Ireland Final

Some articles on ireland final, finals, final, ireland:

All-Ireland Senior Hurling Championship 1888 - Format
... and Munster with the winners meeting in the All-Ireland final ... Semi-finals (2 matches) The four participating teams make up the semi-final pairings ... this stage while the two winning teams advance to the Leinster final ...
Morgan Madden - Playing Career - Inter-county
... following his performance in the 1927 county final ... That year Cork faced Clare in the Munster final for the second year in-a-row ... Cork later defeated Dublin in the All-Ireland semi-final before lining out against Galway in the championship decider ...
Liz Neary - Playing Career - Inter-county
... Two years later in 1974 Kilkenny were back in the All-Ireland final and, once again, Cork were the opponents ... Kilkenny won by 3-3 to 1-5 and Neary captured her first All-Ireland medal ... Kilkenny surrendered their All-Ireland crown in 1975, however, Neary lined out in a third All-Ireland final in 1976 ...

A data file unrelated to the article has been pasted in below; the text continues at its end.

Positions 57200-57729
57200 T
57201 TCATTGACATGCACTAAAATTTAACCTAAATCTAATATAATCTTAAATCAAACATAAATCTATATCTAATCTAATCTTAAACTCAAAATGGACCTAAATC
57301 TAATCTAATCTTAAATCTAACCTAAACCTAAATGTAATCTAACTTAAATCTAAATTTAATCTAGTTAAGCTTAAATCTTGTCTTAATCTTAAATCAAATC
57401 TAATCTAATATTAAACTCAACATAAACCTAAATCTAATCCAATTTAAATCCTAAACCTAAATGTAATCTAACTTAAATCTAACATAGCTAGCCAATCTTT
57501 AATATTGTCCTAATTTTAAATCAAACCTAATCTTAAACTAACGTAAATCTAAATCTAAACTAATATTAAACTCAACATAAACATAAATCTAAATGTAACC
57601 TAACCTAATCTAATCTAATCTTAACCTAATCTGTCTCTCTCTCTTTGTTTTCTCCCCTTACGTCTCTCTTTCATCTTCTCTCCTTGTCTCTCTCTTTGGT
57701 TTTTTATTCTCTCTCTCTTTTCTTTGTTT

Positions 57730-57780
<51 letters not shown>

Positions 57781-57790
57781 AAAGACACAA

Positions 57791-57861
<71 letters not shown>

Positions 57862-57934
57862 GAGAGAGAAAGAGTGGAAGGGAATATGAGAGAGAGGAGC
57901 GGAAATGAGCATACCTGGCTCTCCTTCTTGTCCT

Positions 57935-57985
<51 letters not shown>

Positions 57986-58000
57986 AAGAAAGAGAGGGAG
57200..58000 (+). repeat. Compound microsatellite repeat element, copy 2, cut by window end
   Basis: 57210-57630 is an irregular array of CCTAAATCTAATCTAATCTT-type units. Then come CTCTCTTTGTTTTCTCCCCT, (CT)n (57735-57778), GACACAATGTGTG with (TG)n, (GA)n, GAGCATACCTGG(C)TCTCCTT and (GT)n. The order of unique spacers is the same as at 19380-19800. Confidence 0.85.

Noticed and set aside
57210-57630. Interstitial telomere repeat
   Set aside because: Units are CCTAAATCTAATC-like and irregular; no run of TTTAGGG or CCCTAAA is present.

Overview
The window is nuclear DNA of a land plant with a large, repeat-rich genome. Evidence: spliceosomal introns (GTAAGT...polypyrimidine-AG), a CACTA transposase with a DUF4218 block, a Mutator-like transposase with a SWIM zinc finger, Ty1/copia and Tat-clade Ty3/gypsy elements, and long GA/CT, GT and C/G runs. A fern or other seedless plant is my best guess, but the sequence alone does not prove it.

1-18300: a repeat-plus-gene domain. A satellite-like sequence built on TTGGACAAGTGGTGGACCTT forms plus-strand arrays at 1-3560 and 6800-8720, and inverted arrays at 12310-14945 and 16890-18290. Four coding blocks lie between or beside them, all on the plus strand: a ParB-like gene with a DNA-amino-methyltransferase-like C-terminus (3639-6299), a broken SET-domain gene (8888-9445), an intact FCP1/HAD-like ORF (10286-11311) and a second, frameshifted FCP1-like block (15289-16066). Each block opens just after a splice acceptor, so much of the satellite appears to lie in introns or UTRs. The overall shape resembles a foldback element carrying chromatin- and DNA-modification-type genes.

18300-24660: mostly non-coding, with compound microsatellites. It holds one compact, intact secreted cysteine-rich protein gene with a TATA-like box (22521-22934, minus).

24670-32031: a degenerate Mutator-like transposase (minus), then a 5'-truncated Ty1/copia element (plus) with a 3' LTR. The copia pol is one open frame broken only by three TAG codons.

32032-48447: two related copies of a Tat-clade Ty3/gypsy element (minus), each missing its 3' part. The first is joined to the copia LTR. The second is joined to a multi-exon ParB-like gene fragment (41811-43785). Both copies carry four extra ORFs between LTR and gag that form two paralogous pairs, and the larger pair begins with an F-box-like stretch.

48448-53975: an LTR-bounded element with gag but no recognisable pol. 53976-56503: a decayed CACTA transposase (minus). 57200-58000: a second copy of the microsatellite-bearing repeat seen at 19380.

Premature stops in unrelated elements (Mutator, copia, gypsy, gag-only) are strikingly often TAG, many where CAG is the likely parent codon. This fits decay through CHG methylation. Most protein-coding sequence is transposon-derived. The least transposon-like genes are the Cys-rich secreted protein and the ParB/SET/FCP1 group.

Liam Reidy - Playing Career - Inter-county
... following a 3-10 to 0-4 defeat of Dublin, however, the subsequent All-Ireland series of games were later suspended ... he won his first Leinster winners' medal, however, he didn't line out in the subsequent All-Ireland final ... Reidy missed Kilkenny's Leinster final triumph in 1946, however, he was back on the team for the All-Ireland final with Cork ...
Seán Condon - Playing Career - Inter-county
... Condon later led his team to an All-Ireland decider against Kilkenny ... A 5-2 to 2-2 score line gave Cork the victory and gave Condon a coveted All-Ireland medal ... In 1942 Condon made his senior championship debut in a Munster semi-final defeat of Limerick ...

Famous quotes containing the words final and/or ireland:

    The final test of a novel will be our affection for it, as it is the test of our friends, and of anything else which we cannot define.
    —E.M. (Edward Morgan)

    Life springs from death and from the graves of patriot men and women spring living nations.... They think that they have pacified Ireland. They think that they have purchased half of us and intimidated the other half. They think that they have foreseen everything, think they have provided against everything; but the fools, the fools, the fools, they have left us our Fenian dead, and while Ireland holds these graves Ireland unfree shall never be at peace.
    Patrick Henry Pearse (1879–1916)